I had my baby naming at Temple Beth Am and it's been an honor to serve this wonderful community as a rabbinic intern these past 2 years.
I grew up in a very musical family. Every Friday night my family would make music together before we lit candles. Everybody played a different instrument and the whole extended family would join in.
My dad is a professional musician and my siblings and I were always in orchestra, chamber ensemble, jazz band and choirs from elementary school through High School. After falling in love with choral music at Milken Community High School, under the mentorship and director of my choir director Kelly Shepard, I followed his lead to become a music educator at Indiana University in the Jacobs School of Music. I majored in choral music education and received a minor in Hebrew as well. I sang in the world renown collegiate show choir, Singing Hoosiers and formed the Jewish a cappella group at IU Hooshir, that is still going strong at IU today. Hooshir's first show was at the White House where we sang for President Bush and the First Lady at the 2006 Hanukkah celebration. I always knew I wanted to be a rabbi, but singing and teaching music is an essential part of my Judaism.
I am a longtime Ramahnik. I attended first as a camper, then a counselor, then a Rosh Edah, and for the last three years I've been Director of Education. I created a new program for the Judaic Studies department called YahaDOIT. After receiving my Masters in Experiential Education from the Fingerhut School of Education at AJU I knew I wanted to develop a model that allows Judaic studies to become more exciting for the campers by empowering them to choose which ways they enjoy learning best, whether through art, music, cooking, writing, etc.
On Monday May 22, I will be ordained as a rabbi from the Ziegler School of Rabbinic Studies and will be leaving TBA to work as the Assistant Rabbi and Education Director of a synagogue in Foster City, CA, Peninsual Sinai Congreagation. At my bat mitzvah, I knew I wanted to be a rabbi because I studied with the first female clergy at Sinai Temple. Therefore, I am extremely excited to be the first female clergy at PSC and hopefully inspire some other young lady to love the rabbinate.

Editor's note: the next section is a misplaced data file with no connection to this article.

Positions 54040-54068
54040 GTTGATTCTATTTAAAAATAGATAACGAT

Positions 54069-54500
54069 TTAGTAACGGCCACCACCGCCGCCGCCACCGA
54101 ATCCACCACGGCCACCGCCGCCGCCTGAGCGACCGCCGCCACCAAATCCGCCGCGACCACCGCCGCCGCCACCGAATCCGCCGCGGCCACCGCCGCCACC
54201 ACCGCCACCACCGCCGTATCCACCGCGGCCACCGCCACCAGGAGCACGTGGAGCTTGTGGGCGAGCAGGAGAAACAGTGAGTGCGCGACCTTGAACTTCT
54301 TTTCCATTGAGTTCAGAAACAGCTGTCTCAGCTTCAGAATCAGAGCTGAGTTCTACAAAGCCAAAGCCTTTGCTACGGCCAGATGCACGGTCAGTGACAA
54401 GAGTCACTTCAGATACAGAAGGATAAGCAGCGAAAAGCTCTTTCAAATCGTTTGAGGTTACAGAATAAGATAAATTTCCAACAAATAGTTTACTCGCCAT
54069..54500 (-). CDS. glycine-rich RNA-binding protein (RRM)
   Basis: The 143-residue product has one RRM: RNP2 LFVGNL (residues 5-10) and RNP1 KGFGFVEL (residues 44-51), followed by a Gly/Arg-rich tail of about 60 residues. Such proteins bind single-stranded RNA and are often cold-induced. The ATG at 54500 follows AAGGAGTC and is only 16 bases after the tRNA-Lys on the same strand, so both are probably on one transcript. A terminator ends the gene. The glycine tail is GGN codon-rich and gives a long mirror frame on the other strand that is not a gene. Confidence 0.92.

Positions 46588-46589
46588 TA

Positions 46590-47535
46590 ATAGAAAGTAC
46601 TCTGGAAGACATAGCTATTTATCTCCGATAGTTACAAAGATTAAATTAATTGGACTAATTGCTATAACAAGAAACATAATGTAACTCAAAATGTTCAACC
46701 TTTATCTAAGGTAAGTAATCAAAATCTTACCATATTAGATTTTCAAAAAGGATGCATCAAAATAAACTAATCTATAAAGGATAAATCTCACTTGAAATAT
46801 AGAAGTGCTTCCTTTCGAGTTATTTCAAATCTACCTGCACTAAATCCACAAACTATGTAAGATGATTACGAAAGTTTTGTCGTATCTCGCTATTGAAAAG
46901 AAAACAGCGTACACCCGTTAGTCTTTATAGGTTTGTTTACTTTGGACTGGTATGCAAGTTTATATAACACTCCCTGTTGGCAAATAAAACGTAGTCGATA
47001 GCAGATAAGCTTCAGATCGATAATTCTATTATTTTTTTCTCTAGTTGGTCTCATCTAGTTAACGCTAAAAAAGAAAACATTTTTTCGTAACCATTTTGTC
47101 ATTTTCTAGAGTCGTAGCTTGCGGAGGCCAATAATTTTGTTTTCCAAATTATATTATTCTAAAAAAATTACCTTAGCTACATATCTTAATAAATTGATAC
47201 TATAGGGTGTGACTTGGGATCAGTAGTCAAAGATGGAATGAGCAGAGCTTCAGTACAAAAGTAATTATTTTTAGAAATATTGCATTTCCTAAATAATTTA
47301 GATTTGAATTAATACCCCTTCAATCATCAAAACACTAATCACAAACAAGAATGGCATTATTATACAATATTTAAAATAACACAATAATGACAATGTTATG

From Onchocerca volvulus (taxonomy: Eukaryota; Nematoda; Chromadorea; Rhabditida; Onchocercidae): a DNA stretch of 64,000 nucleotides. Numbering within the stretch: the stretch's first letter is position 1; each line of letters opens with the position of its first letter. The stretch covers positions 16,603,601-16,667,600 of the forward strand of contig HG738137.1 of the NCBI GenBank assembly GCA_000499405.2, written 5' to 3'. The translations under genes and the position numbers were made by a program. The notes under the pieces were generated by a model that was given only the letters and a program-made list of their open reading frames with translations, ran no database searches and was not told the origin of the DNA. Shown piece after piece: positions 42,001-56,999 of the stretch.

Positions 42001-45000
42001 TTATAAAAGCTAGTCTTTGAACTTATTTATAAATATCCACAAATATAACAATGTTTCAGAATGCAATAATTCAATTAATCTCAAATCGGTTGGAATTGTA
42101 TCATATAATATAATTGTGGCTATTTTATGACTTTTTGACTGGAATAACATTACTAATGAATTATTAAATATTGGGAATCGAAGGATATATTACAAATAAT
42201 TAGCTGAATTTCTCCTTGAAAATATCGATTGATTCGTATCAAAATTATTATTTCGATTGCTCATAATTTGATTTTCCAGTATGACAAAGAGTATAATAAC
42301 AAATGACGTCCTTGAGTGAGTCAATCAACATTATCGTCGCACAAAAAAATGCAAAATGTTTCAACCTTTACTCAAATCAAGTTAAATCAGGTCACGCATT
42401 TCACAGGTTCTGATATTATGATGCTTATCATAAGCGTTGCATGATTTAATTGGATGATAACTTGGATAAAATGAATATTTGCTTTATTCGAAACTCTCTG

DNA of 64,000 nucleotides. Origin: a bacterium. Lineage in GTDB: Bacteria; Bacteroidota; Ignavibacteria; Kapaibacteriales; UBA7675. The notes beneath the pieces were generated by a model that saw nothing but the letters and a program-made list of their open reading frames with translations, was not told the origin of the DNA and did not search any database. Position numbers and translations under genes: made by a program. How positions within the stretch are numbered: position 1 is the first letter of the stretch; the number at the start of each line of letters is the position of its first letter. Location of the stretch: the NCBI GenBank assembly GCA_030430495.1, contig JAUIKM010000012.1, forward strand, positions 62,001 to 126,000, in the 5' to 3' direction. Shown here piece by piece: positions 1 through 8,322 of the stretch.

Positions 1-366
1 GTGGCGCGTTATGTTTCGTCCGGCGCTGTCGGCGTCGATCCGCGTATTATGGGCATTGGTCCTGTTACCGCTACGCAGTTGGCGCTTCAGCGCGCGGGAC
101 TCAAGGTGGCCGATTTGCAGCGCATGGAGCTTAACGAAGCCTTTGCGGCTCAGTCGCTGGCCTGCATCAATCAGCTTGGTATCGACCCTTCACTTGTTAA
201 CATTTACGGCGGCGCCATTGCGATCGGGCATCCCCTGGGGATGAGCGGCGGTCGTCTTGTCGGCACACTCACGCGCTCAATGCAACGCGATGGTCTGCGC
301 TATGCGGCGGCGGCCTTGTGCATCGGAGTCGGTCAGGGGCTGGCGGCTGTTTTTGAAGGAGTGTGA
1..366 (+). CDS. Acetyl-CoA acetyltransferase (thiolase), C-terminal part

The clergy at TBA have been amazing mentors to me, in fact, Rabbi Kligfeld reached out when I was just beginning rabbinical school and the relationship continued until eventually I was interviewing to be an intern. Working with Rabbis Kligfeld, Lucas, and Chorny has propelled me forward into a dream that they have helped make into a reality. Whether through lifecycles, drash giving, Sovev creating, seudah shlishit planning, or Shavuot building. I know this is the beginning of a relationship of growing, mentorship and support for many more years to come!
Last year, I took on Shavuot and had such a great time that I wanted to take on the challenge again this year. This year's Shavuot will be very special! We are responding to the need to help people who are struggling in society.
In planning this year's Shavuot at TBA, I was inspired by Ben Zoma's line from Pirkey Avot: Who is wise? One who learns from everyone. We have more than 37 participants from many different communities in Los Angeles. People are going to hear from voices that challenge them and voices they're comfortable with. It will be a night where people expand their minds into what it means to be members of a Jewish community and what it means to be a Jew in the larger community.
We will have a members from the LGBTQ community, multiple faiths, refugee advocates, tzedakah projects to feed the hungry, and Jews by Choice speaking about their experiences with conversion.
I hope everybody in the Temple Beth Am community will join us for this very special event!